Tree swallows are a common nesting species and utilize cavities and birdhouses with an inch and a half hole. These attractive, small insectivorous birds return to the Island early in the spring. Unlike the swallows of Capistrano, Calif., which return almost precisely on the same day, the tree swallows can return on any date from March 17 through April 10, because of the vagaries of weather in the Northeast. With the forecast, this photographer believes the first ones will appear on the Island this weekend. Photo by E. Vernon Laux
This first column of the spring of 2007 arrives just as the weather has changed to beautiful spring-like conditions. As this is being read, ospreys - a.k.a. fish hawks - are arriving back at last season's nest sites. There is little to compare to one's first certain view of an osprey each year. Fortunate observers might see a migrant osprey at the moment of its return, dropping down from a great height and to arrive back on the Island. The spotting of one of these large, black and white beauties, dropping out of the sky from a high altitude, is breathtaking, in the literal sense of the word.
The first report of an osprey for the Island this year came from Ken Scott who spotted an osprey fishing over Wiggy's Pond in the Sengekontacket Association in Oak Bluffs on March 15. The first osprey seen by an Islander in our area was reported by Nancy Weaver of Vineyard Haven, who was bicycling along the Shining Seas Bike Path in Falmouth on March 10 and was delighted with her first looks at an osprey in 2007. Another was reported from Wareham in Buzzard's Bay on March 13. This is most unusual as the Vineyard almost always enjoys the first reported sightings of ospreys in Massachusetts each spring.
This weekend should see many ospreys returning and it is of great interest to hear which ones return and when. I would love to hear on the bird line about the birds returning to various locations, as would many readers. The weekend forecast is for near perfect weather, warm temperatures and moderate southwest winds - all ideal for returning migrant birds.
The individual ospreys involved in this year's migration were participants in last year's movements, repeating what worked last year. The species' average longevity is from 3 to 10 years, if they survive their first year. So what worked for a bird the previous year is likely to be duplicated. The more inexperienced, younger birds come north lagging behind the adults, often by as much as a month. They fill in gaps in the population and replace any birds that fail to appear at the appointed time and place to reunite with former mates.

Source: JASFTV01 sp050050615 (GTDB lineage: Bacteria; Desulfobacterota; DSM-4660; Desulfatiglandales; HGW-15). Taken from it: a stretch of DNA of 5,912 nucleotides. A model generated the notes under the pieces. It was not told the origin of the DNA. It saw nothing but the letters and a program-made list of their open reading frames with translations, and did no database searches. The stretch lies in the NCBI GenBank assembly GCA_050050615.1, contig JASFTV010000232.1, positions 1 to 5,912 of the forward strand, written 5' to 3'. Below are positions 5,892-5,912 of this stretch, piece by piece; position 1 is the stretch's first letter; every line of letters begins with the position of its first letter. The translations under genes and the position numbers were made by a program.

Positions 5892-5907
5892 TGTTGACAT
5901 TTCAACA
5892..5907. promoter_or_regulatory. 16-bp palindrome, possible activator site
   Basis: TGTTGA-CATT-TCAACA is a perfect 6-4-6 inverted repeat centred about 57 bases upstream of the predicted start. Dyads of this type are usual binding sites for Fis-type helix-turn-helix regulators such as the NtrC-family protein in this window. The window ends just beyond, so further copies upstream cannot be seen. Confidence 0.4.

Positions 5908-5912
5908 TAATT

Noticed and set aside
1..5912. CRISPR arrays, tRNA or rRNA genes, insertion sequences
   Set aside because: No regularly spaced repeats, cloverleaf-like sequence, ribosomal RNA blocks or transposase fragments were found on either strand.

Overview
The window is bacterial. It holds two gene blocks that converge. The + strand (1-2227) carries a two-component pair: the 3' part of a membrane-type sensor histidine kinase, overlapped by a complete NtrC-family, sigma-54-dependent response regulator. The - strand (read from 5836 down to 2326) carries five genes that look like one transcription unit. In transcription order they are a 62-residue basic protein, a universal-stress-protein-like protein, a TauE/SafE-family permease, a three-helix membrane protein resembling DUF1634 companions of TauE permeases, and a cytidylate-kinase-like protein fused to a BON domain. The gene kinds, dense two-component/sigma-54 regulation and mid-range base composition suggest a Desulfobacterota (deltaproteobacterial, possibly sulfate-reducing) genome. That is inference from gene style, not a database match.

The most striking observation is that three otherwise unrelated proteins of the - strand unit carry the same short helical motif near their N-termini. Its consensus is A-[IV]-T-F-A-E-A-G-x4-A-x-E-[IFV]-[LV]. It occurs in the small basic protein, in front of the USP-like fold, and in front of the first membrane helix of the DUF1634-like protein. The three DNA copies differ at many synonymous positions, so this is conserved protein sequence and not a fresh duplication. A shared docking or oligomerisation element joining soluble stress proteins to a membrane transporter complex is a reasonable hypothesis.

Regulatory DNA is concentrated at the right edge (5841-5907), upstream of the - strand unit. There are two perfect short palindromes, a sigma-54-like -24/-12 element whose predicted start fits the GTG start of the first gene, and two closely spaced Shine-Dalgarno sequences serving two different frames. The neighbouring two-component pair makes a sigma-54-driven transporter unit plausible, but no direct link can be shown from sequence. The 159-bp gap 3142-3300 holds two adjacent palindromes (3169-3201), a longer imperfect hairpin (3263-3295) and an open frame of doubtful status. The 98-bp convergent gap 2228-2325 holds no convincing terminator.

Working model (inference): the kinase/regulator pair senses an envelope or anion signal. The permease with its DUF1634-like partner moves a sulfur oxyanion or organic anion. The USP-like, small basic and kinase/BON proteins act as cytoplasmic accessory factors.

There were no more reports of the marbled godwit that was frequenting Menemsha Pond from March 7 to 13. This most unexpected winter visitor was the first to be seen on the Vineyard in the month of March and was only the second or third ever seen in March in Massachusetts. It may still be utilizing the sandbars, tidal flats, and shores of the pond. It is a large area with few observers. If in the area, keep an eye out for this large shorebird.
Other shorebirds in the form of greater yellowlegs, American oystercatchers, and piping plovers have been reported. The oystercatchers and piping plovers have returned to nest on Island shores, while the yellowlegs will continue much further north. Sadly for dog owners, with the return of these birds that are already setting up territories and defending them on the beaches, it is time to walk elsewhere or keep them on a leash. The birds do not respond well to four-legged predators frequenting nesting areas. The birds have nowhere else to go, but dog owners do.
There is lots of activity on the waters surrounding the Island. Large numbers of red-throated loons and common loons are on the move as they reposition themselves north. Smaller numbers of horned and red-necked grebes may be seen, especially from South Beach and Wasque in Edgartown at first light or when there is little wind late in the day, when the light is much better for viewing. They are joined by large numbers of sea ducks that are exhibiting migratory restlessness. On calm days the far-carrying calls and cries of flocks of courting scoters and eiders can be heard from more than a mile away.
Margaret Curtain and Nancy Weaver of Vineyard Haven went for a walk along the shores at the Head of the Lagoon on March 17. They had spectacular looks at the great variety of waterfowl utilizing this freshwater habitat and were surprised to find a long-tailed duck, formerly oldsquaw, in amongst the wigeon, ring-necks, and gadwall. This time of year almost any kind of waterfowl may appear anywhere as they are on the move. Many waterfowl live on and in saltwater during the winter months and then fly north to breed in freshwater ponds during the warmer months. They are equally at home in either fresh or salt water, a very useful adaptation for survival.
This weekend should see an influx of bird species, including killdeer, tree swallows, eastern phoebes, many more blackbirds and American robins, the aforementioned ospreys, perhaps singing pine warblers, and probably a few surprises in the form of birds with a more southerly range that occasionally overshoot their destination in the spring.
At any rate it will be a great time to get outside and enjoy the birds, gardening, or whatever one likes to do.
Until next week-keep your eyes to the sky!
To contribute news about birding activities or sightings, call The Times Birdline, 508-693-6100, extension 33, or e-mail email@example.com.